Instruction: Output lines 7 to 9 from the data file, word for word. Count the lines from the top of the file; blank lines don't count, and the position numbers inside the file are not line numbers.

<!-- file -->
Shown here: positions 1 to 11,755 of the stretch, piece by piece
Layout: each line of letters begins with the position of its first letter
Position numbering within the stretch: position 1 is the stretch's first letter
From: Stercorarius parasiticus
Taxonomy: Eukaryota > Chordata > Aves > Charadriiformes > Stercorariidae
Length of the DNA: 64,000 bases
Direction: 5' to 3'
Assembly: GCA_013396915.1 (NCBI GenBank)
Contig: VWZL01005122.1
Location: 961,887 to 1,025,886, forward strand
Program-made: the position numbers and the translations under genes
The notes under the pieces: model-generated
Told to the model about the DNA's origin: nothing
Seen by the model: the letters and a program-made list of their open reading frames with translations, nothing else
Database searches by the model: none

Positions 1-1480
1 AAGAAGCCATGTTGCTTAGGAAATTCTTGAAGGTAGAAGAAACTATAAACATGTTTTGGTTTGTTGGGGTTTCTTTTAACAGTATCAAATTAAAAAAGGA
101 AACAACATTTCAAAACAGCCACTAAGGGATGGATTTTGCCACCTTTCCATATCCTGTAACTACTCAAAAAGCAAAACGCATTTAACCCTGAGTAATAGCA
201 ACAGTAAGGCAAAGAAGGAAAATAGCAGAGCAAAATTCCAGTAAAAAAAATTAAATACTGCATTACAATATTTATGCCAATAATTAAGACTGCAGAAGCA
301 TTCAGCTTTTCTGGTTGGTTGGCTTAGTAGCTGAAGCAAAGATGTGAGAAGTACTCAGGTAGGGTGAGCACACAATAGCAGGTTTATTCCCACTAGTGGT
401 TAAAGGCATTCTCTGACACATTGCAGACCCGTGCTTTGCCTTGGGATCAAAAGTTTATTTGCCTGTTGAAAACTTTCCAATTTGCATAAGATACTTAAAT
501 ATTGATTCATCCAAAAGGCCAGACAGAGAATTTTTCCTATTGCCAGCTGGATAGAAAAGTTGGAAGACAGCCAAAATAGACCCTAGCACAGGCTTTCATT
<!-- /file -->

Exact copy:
Direction: 5' to 3'
Assembly: GCA_013396915.1 (NCBI GenBank)
Contig: VWZL01005122.1